WASHINGTON, D.C. — A proposal to extend lower interest rates for some federal student loans failed for the second time in the Senate on Wednesday, putting new pressure on Democrats to reach a compromise on the issue.
A unanimous bloc of Republicans, joined by West Virginia Democrat Joe Manchin and independent Angus King of Maine, voted against a procedural step that would have allowed the approach favored by Senate Democratic leaders to move forward. Their bill would reinstate for one year the 3.4 percent interest rate for subsidized Stafford loans that expired on June 30. With no action in Congress so far, the rate has doubled to 6.8 percent.
With Senate Majority Leader Harry Reid voting no for procedural reasons, the 51-49 vote was nine shy of the threshold needed to end debate and allow the bill to proceed.
An identical plan faced a similar vote more than a month ago, but Democrats had wanted to try again to advance the plan. The Republican-controlled House has passed its own plan, which Republican leaders say is closer to the approach President Barack Obama outlined earlier this year.
Senate Democrats argued that the one-year extension made sense because Congress is set to take up the reauthorization of the Higher Education Act later this year. By extending the lower interest rates, lawmakers could consider a long-term fix for student loans at the same time they considered other federal aid programs for higher education, including Pell Grants.
The House bill would link student loan interest rates to bond-market rates. Many Democrats oppose that idea, saying that predicted increases would ultimately cause borrowers to face much higher interest on their loans.
But in his 2014 budget proposal, Obama also proposed a market-based plan. His called for restructuring student loan interest rates and linking them to the 10-year Treasury rate, with differing surcharges for subsidized and unsubsidized Stafford Loans and PLUS graduate loans.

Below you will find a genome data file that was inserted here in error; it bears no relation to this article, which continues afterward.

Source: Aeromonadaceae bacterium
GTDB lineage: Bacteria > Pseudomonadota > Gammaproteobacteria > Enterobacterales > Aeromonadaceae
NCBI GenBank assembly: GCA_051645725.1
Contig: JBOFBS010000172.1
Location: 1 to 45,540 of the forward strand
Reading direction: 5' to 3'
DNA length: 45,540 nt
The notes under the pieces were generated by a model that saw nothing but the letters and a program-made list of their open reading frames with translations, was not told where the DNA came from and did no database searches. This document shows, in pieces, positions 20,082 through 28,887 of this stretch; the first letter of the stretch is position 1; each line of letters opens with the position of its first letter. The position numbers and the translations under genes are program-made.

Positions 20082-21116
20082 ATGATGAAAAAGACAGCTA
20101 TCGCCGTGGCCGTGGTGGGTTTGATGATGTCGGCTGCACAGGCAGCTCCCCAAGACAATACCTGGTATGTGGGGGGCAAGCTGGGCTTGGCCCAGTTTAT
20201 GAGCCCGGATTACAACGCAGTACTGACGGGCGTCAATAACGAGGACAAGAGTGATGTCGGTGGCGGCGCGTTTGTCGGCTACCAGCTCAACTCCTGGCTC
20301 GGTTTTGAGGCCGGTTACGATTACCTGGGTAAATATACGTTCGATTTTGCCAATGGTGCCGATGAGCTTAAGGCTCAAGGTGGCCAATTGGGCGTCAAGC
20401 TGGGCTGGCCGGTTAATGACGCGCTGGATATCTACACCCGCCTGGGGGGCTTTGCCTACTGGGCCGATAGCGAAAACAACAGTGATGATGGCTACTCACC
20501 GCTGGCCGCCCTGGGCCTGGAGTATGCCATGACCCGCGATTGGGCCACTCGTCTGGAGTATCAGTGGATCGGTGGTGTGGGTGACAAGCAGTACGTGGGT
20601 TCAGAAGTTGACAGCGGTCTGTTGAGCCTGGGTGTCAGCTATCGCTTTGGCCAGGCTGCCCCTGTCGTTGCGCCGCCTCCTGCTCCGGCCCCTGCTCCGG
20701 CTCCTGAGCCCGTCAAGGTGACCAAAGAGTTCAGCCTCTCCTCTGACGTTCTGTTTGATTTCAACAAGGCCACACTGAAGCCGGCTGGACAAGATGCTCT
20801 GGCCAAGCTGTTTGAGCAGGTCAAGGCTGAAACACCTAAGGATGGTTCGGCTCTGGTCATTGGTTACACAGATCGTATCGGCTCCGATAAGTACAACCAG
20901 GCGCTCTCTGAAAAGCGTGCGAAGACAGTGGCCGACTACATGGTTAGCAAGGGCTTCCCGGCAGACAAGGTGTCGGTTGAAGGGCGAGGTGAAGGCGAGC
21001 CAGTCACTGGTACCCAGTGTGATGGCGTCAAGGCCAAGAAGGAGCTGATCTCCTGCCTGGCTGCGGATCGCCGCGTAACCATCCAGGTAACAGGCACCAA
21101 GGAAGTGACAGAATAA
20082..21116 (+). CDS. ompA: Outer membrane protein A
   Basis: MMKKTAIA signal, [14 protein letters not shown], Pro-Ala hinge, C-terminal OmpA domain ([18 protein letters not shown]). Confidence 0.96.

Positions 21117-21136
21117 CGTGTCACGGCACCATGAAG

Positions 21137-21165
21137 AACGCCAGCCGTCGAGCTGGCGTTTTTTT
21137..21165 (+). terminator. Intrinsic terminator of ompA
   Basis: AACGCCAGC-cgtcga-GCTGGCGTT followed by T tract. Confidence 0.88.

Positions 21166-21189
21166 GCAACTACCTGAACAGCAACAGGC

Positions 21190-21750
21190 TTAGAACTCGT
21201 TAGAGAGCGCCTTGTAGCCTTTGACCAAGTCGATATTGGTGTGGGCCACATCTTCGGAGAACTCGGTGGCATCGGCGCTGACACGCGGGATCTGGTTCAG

The House plan, which passed that chamber in May, would involve slightly higher surcharges but would set an overall cap of 8.5 percent to protect student borrowers against significant rate increases. Under the president’s plan, rates would be locked in for the life of a loan, while under the House plan they would reset each year.
A compromise plan proposed by Manchin, King, Lamar Alexander, R-Tenn., and others would also tie student loan interest to the 10-year borrowing rate and would lock the rate for the life of the loan. It would give borrowers the option of consolidating all federal loans at a rate of 8.25 percent.
As with Obama’s plan, the compromise proposal would allow borrowers to repay their loans at a lower rate based on their income, with any debt remaining after 25 years being forgiven.
Reid said Wednesday that negotiations between Democratic leaders and the sponsors of the compromise plan were advancing.
“While imperfect … it will be a way for us to move forward,” Reid said.
Sen. Richard Burr, R-N.C., another key negotiator, said the Congressional Budget Office was reviewing variations of the initial plan that emerged from new talks.
“I think we’ve got some options that pique a lot of interest in a bipartisan way,” he said.
Senate aides said a revised version of the plan could come to a vote within a week.